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understand the questions and receive a copy of the interview notes. If a solicitor cannot come to your interview (see ‘What happens when I apply?’ on page 5) you can ask for the interview to be tape recorded. Make sure you receive a copy of the tape at the end of the interview. It is often difficult to know everything that may help your case. You should always try to get expert advice as soon as possible (see ‘Where can I get help with my claim?’ on page 14). Children on their own will be interviewed only if they are over 12 years old, and then only if they have someone to legally represent them. If they do not have someone to represent them, the Home Office will put them in touch with someone who can do so. Where you came from As an asylum seeker, you can’t be sent back to any country where you may face a risk of being persecuted. Your application must be considered. You can be returned to your home country only if your application is refused. However, if you passed through another country, even for a very short time, the Home Office may try to return you there if it is a ‘safe third country’. If it does this, it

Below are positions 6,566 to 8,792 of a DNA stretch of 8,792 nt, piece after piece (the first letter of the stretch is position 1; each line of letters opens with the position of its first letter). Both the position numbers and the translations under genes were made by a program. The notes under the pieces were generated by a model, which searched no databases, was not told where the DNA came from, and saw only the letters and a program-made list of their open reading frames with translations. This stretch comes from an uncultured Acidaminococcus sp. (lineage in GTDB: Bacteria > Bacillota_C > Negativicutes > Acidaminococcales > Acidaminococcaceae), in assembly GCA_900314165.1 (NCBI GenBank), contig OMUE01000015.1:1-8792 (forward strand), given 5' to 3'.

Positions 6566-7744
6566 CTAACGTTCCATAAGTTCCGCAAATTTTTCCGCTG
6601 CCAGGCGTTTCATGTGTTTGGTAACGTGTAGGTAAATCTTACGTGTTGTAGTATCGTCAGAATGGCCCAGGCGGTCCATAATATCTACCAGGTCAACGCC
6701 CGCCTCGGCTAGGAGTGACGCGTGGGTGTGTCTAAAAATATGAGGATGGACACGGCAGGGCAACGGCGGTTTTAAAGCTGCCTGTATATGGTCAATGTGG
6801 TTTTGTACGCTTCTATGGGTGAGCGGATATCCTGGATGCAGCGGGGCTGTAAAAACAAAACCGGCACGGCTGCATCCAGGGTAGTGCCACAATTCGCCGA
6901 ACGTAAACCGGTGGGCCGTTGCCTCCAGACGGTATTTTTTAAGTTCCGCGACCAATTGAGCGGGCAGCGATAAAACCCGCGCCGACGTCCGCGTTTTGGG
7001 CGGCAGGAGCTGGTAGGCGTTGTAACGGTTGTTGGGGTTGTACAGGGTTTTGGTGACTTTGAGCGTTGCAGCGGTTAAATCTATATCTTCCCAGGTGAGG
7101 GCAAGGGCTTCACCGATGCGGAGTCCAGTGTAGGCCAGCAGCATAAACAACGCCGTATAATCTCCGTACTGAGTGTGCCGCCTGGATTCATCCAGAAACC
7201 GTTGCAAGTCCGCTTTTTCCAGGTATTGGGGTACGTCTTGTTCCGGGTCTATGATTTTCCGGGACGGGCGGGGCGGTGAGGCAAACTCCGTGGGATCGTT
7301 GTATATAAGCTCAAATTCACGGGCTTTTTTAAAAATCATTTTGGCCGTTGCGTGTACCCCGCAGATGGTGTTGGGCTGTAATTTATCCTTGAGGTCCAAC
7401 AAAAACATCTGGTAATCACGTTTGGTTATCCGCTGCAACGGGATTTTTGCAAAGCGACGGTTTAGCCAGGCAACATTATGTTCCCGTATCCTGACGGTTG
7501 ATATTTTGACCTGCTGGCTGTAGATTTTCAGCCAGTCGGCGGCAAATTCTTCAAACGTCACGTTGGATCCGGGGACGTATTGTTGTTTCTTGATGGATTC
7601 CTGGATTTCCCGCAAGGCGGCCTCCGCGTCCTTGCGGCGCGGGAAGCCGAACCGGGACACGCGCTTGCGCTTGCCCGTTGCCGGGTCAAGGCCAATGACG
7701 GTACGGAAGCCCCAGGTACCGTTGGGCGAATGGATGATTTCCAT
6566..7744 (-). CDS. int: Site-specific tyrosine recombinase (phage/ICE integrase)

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will not look at your asylum application – you will be expected to apply for asylum in that country. If the ‘third country’ is on the Home Office’s lists of safe countries, your asylum claim may be refused, and you may not be able to appeal before you are sent back there. The lists include most countries in Europe, and Canada and the USA. If the Home Office decides to return you to a safe country, you can appeal in the UK only for the reason that making you leave would breach your human rights in this country. But this will be difficult to prove and you will need expert legal advice very quickly if you want to challenge a decision of this sort. Detention Unless you already have permission to stay in the UK when you apply, you can be detained (held) at an immigration detention centre. You are most likely to be detained if: 

there’s a chance you could be returned quickly to a safe third country;



you have travelled here on false documents and did not admit this when you first arrived;



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you arrive after destroying your passport;



you are caught using false documents later on; or



the Home Office thinks your claim can be decided quickly (see ‘Clearly unfounded cases’ below.

If you are detained, you have the right to: 

ask to be released on ‘temporary admission’ (see ‘What happens while I’m waiting?’ on page 12); or



apply for release on bail after you have been in the UK for seven days. ‘Bail’ means you agree to pay (or have someone else pay) the court a sum of money if you do not report back when you are told to.